AUSTIN, TX (AP) — Freezing slush, sleet and snow lingered across much of the US South Thursday as thousands of people in Texas survived the cold without power, including many in the state capital Austin, but a warming trend was forecast. bring relief from the deadly storm.
Hundreds more flights were canceled again in Texas, although not as many as in previous days. But another wave of cold weather in the US is on the horizon, and the Arctic cold front is expected to move out of Canada into the Northern Plains and Upper Midwest and move northeast by Friday. The front is expected to bring snow and cold winds below minus 50 (minus 45 Celsius) to northern New England, according to the National Weather Service.
More than 416,000 customers in Texas were without power as of early Thursday, according to PowerOutage, a website tracking service.
The outages were most common in Austin, where frustration soared among more than 150,000 customers more than 24 hours after their power and heat went out. For many, it was the second time in three years that a severe frost in February caused extended blackouts and uncertainty about when the lights would come back on.
Unlike the 2021 Texas power outages, in which hundreds of people died after the state’s power grid was brought to the brink of total failure due to a lack of generation, Austin’s power outages this time were mostly the result of equipment freezing and falling trees on power lines. . The city’s utilities have warned that all power can only be restored on Friday as the ice continues to cause more blackouts even as repairs have been completed elsewhere.
“It’s like two steps forward and three steps back,” says Jackie Sargent, general manager of Austin Energy.
School systems in the Dallas and Austin area, as well as many in Oklahoma, Arkansas and Memphis, Tennessee, closed on Thursday due to continued snowfall, sleet and freezing rain. Public transit in Dallas also experienced “serious delays” early Thursday morning, according to a statement from Dallas Area Rapid Transit.
Airport crews fought the ice to keep the runways open. By Thursday morning, airlines had canceled more than 500 flights at Dallas-Fort Worth International Airport—more than a quarter of all flights scheduled for that day. However, according to FlightAware.com, that’s down from about 1,300 cancellations on Wednesday and more than 1,000 on Tuesday.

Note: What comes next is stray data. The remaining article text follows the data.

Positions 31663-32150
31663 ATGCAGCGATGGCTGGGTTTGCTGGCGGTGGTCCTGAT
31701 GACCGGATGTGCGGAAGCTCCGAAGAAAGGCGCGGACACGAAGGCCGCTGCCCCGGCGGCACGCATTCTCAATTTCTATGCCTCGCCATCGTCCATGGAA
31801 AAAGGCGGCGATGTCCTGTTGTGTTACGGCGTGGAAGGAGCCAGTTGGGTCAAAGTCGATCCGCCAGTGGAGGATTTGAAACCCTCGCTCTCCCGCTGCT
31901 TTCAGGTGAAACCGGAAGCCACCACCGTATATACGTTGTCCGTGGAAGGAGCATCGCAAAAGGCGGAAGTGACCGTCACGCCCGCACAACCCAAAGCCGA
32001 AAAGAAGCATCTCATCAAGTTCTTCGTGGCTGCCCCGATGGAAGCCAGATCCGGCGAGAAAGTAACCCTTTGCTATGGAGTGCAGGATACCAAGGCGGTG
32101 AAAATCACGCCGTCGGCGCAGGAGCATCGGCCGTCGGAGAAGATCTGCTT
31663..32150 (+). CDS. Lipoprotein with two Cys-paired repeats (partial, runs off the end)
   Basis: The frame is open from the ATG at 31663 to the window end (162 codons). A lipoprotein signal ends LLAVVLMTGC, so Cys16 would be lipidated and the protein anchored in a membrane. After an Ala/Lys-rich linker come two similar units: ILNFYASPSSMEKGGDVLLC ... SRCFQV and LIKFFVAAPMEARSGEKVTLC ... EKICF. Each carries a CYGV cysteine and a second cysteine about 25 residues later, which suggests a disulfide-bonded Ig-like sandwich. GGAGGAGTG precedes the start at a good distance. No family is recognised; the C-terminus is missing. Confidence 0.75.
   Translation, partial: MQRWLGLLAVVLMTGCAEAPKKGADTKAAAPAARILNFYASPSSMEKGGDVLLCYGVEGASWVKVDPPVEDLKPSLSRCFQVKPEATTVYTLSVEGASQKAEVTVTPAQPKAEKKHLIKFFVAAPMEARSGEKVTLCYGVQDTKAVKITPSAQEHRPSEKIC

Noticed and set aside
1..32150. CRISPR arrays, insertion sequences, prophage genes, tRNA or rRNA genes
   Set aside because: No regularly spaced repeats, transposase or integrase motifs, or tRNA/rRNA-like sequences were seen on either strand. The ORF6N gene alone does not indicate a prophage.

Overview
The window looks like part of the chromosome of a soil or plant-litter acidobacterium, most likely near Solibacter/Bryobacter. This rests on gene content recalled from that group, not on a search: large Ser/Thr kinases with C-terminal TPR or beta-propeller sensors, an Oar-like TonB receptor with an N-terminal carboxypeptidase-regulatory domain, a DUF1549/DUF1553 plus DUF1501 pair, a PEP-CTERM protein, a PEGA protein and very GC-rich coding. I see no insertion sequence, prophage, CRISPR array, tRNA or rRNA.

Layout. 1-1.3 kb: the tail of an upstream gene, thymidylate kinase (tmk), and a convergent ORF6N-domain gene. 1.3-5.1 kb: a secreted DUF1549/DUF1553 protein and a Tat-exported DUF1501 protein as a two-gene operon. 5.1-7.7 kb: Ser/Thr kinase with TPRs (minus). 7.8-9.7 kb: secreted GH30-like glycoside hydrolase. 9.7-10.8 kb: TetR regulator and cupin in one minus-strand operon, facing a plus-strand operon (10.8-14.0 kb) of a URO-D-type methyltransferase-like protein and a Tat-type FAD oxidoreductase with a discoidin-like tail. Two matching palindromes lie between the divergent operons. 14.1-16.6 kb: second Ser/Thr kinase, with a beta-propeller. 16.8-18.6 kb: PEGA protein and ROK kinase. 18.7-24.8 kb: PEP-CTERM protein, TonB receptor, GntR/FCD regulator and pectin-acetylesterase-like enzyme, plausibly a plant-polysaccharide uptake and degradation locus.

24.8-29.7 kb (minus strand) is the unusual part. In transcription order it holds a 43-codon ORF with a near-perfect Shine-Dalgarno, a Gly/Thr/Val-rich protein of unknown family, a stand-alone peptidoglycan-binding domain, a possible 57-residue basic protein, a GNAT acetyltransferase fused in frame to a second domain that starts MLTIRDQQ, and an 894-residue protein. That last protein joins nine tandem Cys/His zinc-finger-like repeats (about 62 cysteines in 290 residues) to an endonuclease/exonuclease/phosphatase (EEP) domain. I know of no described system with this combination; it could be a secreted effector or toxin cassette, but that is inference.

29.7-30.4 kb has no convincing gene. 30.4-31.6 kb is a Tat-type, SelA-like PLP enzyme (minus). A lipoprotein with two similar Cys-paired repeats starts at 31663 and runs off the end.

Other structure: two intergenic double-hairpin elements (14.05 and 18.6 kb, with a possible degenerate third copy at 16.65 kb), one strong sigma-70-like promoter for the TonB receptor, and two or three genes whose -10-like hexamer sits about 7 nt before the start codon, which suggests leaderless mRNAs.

Dozens more flights were canceled Thursday at Dallas Love Field International Airport and Austin-Bergstrom.
Winter conditions sightings and warnings extended from the West Texas-Mexico border through Oklahoma, Arkansas, and Louisiana to western Tennessee and northern Mississippi. And in a briefing Thursday with the Federal Weather Prediction Center, New Englanders warned that chills — the combined effect of wind and cold air on exposed skin — in minus 50s “could be the coldest sensation in decades.”
Strong winds and cold air will bring cold winds “rare in northern and eastern Maine,” the National Weather Service in Caribou, Maine, said in a statement.
Jay Broccolo, director of weather operations at New Hampshire’s Mount Washington Observatory, which has held the world gust record for decades, said Thursday winds could reach 100 mph (160 km/h).
“We take safety at higher peaks very seriously and the forecast for this weekend looks pretty bleak even by our standards,” Broccolo said.
At least nine people have died due to treacherous road conditions since Monday, including seven in Texas and one each in Oklahoma and Arkansas. Texas Gov. Greg Abbott urged people not to drive.
Top photo: Austin Energy installers Ken Gray (left) and Chad Sefchik work to restore power to ice-covered lines along West Alpine Road during a winter storm on Wednesday, February 1, 2023, in Austin, Texas. (Jay Jenner/Austin American-Statesman via AP)
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